Baring Vostok’s exit is a complicated case, with 12 Russian portfolio companies involved in its planned “divorce.” With so many different assets, reaching an agreement was never going to be easy. But, according to three sources familiar with the process, the main issue holding up the sale is Baring’s stake in Ozon, Russia’s second largest online marketplace. Baring Vostok controls 27.7% of Ozon, sometimes dubbed “Russia’s Amazon” — a stake worth about $1.6 billion at current exchange rates.

The Presidential Administration, which now decides which foreign businesses can and cannot sell their assets, will not give Baring Vostok permission to sell to its chosen buyers precisely because of that Ozon stake, one source told The Bell. Another added that the Kremlin does not want Baring Vostok’s Russian managers to inherit such a large stake in such a valuable asset. They believe the administration sees more suitable candidates to take over Baring’s share of the online retailer, including investment vehicles linked to Ivan Tavrin, the former CEO of top Russian telecoms group MegaFon. Tavrin is actively involved in some deals related to the exit of other online companies due to the war and is one of the candidates that could buy into Yandex as part of its upcoming restructuring.

A source close to Tavrin denied that he had any interest in Ozon. Representatives of Baring Vostok declined to comment. Kremlin press secretary Dmitry Peskov did not respond to a request to comment.

The close interest in Ozon is understandable — it’s the biggest asset in Baring Vostok’s Russian portfolio and one of the largest marketplaces in Russia. Some 42.5 million people (29% of the population) actively use the site — a number that has grown by about 30% in each of the last three quarters. Ozon and market leader Wildberries have a combined market share of up to 53%. Despite the war and the mass exodus of foreign brands, Ozon has continued to grow steadily, with revenues up 67% to $3.3 billion in 2022. In the third quarter of 2023, the last set of publicly released results, the company reported revenues of $1.2 billion, up 77% on the same period last year.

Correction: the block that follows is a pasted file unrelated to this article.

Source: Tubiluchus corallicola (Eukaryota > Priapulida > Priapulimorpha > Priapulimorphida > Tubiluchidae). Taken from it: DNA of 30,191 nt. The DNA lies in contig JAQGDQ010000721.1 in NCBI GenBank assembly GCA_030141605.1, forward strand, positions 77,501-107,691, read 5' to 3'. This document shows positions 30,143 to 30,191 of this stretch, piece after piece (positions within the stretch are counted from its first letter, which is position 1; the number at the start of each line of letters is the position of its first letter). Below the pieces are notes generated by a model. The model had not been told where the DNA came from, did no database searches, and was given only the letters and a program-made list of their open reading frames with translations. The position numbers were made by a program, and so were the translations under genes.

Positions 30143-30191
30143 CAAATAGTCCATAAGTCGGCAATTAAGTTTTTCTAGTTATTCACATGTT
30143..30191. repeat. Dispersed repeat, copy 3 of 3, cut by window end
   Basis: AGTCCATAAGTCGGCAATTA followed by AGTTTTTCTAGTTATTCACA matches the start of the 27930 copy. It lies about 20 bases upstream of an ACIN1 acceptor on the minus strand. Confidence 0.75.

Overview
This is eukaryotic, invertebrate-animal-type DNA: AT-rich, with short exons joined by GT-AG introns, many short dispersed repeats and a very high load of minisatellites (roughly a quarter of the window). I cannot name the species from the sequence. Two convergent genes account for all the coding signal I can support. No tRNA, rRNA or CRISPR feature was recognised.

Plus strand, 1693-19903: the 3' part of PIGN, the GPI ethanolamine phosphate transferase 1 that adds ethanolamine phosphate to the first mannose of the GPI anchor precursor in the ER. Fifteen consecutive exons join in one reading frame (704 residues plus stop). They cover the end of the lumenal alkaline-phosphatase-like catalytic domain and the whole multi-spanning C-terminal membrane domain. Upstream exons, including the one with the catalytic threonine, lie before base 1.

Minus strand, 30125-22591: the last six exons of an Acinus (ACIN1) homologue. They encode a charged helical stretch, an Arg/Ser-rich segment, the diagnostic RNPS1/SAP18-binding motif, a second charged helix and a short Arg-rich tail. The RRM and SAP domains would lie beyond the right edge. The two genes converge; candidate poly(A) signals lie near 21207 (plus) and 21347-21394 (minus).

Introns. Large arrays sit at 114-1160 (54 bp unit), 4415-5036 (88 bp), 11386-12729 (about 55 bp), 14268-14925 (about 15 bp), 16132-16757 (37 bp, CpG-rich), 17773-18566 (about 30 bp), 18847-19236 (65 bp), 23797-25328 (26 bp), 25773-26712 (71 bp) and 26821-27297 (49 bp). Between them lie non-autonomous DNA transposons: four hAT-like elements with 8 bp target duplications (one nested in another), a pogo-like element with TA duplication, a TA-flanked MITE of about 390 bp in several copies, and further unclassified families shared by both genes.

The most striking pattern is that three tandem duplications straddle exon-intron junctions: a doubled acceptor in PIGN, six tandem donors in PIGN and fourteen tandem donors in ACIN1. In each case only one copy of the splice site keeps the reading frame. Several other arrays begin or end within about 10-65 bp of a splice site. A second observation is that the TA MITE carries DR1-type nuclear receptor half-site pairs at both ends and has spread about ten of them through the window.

Why the world should care:

Baring Vostok was one of the largest and most important investors in modern Russia, playing a key role in establishing many leading Russian companies. But its history counts for nothing now that the fund has decided to leave and is forced to deal with a government commission with the power to delay sales or block them entirely. As the Carlsberg saga shows, nobody is safe from nationalization while a decision is still pending.

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Outlawing Russia’s LGBT+ community and its advocates

The Russian authorities have been persecuting and discriminating against the country’s LGBT+ community for many years. Last week that campaign escalated once more, as the LGBT+ community and their supporters were effectively outlawed under repressive legislation against “extremist” movements and organizations. It was the biggest blow since Russia introduced its “gay propaganda” law and the authorities first began to mount an official anti-LGBT+ campaign a decade ago.

  • In order to put in place a de facto “ban” against LGBT+ people and their supporters, Russia’s Supreme Court used a tried and tested mechanism previously deployed to outlaw other non-existent organizations — designating them “extremist”. The label effectively allows the authorities to identify anyone they like as a “member” of the “extremist organization,” and punish them accordingly, including for the distribution of symbols and images they deem to be associated with the organization.
  • Russia’s Supreme Court has previously used the designation against movements such as AUE, an informal subculture based on prison culture that was accused of pushing teenagers into crime. In 2022, amid a wave of school shootings, the court branded the “International Columbine Youth Movement” a terrorist organization. Neither of those “organizations” existed in any formal sense. This time round, it was the non-existent “International Public LGBT Movement” that was banned as “extremist,” following a request by the Justice Ministry. Details of the court ruling have not been made public and the hearing was held in secret. The verdict comes into force on January 10, 2024.